Ooops. Mea maxima culpa.
ISO 8859-1, also known as "Latin-1" is the standard for encoding
characters outside the ASCII set but in common use in Western
(European) countries. Like the a with two dots over it in "Märklin".
The "=E4" part is the hex code of that character in the Latin-1 table.
If you were to look in some other table you might find that =E4 was
some Cyrillic, Korean or other "exotic" non-English letter.
Co-incidentally: In Germany the convention for writing "ae" instead of
"ä" is common. In Norway (and Denmark, I think) they have a composite
"ae" as a single char but in Swedish it is always just the a with the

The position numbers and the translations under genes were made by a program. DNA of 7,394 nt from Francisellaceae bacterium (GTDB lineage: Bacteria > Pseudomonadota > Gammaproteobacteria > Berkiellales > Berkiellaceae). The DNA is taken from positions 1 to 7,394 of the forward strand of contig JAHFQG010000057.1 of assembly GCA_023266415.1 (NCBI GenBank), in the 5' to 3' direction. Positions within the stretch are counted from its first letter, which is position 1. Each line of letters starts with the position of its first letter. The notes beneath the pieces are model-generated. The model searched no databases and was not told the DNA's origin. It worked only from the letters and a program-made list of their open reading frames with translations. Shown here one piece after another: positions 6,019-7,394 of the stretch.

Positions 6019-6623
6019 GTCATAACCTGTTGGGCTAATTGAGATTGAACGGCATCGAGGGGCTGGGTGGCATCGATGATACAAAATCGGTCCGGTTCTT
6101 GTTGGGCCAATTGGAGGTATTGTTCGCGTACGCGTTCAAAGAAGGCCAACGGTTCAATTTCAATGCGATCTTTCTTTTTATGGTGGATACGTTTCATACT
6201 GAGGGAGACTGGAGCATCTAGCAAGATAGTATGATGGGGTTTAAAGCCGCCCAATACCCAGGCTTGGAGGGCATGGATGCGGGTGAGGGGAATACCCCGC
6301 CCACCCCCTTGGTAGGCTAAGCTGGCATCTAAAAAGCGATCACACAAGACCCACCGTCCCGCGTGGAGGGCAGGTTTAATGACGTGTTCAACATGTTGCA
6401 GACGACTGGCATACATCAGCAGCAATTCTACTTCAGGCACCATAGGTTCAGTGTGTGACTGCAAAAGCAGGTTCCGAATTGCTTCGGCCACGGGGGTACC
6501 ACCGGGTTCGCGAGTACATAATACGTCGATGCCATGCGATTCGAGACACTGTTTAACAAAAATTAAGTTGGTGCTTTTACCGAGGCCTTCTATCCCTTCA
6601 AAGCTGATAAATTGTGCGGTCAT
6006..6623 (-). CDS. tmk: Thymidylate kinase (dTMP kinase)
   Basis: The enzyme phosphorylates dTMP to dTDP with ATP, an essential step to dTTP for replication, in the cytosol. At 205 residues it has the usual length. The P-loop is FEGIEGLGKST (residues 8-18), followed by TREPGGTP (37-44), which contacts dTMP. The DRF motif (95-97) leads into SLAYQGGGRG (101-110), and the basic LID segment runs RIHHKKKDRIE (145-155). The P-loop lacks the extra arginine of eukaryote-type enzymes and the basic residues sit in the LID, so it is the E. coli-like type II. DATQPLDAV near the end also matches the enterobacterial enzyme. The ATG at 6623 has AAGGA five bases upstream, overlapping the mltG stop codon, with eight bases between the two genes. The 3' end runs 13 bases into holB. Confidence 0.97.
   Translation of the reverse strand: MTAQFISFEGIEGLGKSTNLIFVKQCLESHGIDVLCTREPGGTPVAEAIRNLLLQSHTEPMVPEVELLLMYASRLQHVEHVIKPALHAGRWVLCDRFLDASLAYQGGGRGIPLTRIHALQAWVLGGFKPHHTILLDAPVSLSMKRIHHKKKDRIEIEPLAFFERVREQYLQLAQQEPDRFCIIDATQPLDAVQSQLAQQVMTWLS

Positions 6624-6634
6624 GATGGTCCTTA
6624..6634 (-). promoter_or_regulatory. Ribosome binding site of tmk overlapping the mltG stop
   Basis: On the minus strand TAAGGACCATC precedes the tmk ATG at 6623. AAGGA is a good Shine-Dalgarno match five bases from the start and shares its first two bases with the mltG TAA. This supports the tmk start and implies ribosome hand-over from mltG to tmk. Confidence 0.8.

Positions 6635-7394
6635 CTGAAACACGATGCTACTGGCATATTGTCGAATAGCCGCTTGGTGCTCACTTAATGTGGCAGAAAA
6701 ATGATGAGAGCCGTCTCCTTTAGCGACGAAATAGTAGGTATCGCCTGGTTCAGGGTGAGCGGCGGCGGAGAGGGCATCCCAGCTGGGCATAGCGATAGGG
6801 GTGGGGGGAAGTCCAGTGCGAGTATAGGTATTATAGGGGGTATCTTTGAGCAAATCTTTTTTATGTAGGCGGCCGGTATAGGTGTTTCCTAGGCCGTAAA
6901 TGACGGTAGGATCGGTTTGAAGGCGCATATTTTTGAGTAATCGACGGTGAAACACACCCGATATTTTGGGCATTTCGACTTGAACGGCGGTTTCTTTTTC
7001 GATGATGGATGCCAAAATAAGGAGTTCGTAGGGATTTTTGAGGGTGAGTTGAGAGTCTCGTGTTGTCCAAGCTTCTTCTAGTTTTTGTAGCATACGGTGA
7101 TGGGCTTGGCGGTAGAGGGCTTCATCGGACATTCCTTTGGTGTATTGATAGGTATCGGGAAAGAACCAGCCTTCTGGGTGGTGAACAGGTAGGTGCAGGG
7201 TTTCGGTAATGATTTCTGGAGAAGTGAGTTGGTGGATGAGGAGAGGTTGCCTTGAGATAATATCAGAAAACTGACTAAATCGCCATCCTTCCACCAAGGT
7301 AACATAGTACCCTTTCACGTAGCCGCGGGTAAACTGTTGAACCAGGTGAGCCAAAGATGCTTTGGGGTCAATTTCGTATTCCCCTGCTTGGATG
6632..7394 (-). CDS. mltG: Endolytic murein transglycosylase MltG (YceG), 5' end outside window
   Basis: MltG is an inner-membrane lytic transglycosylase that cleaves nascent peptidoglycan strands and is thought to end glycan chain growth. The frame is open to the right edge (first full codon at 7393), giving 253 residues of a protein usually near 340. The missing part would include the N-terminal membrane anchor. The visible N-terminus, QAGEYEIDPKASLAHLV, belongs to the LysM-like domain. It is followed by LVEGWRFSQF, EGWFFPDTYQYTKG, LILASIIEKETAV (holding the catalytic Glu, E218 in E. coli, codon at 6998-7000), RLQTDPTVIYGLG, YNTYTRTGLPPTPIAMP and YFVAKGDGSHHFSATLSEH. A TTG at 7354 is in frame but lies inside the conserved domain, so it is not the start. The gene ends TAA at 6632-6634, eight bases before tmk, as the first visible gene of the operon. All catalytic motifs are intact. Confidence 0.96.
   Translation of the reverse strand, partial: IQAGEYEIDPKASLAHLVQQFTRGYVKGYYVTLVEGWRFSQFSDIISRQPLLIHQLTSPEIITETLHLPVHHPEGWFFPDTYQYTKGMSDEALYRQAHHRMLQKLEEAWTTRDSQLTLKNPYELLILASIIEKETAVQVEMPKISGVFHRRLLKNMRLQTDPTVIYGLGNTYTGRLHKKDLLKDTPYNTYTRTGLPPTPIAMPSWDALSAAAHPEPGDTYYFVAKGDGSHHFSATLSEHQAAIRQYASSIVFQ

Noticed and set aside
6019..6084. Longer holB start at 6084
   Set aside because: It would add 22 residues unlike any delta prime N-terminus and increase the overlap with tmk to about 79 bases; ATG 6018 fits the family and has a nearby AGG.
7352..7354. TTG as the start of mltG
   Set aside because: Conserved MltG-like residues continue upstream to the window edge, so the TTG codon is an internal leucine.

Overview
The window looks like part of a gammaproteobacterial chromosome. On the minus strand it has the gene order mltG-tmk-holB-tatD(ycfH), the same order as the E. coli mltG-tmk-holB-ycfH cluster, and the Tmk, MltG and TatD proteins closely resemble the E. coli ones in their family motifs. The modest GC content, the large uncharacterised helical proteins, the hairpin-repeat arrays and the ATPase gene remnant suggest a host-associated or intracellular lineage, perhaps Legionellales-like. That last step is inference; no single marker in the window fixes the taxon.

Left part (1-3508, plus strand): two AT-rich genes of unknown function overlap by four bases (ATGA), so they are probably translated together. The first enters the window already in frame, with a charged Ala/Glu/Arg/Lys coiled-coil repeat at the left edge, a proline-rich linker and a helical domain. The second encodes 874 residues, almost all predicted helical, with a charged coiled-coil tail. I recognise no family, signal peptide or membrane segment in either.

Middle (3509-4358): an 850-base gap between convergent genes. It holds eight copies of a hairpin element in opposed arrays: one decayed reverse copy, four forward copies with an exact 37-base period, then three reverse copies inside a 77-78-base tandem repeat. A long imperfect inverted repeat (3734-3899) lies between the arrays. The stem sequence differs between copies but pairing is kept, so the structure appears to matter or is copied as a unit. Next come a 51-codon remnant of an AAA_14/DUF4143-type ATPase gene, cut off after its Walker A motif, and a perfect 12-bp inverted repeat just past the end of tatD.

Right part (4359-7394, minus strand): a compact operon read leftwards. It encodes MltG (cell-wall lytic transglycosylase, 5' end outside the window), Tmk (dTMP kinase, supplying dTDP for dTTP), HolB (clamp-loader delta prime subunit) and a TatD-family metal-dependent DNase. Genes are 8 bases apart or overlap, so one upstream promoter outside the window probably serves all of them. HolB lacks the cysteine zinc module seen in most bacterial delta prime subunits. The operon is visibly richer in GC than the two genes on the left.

two dots over it. We also have an a with a ring over it and an o with
two dots. In German, the "ä" and "ö" are sorted with "a" and "o" and
are considered mere variants of these, but we consider ours as
completely separate vowels and place them last in the alphabet,
But I don't think it matters on this group unless somebody finds some
example of them being used in some train designation. :-)
I'll stop putting "ä" in the titles of my postings.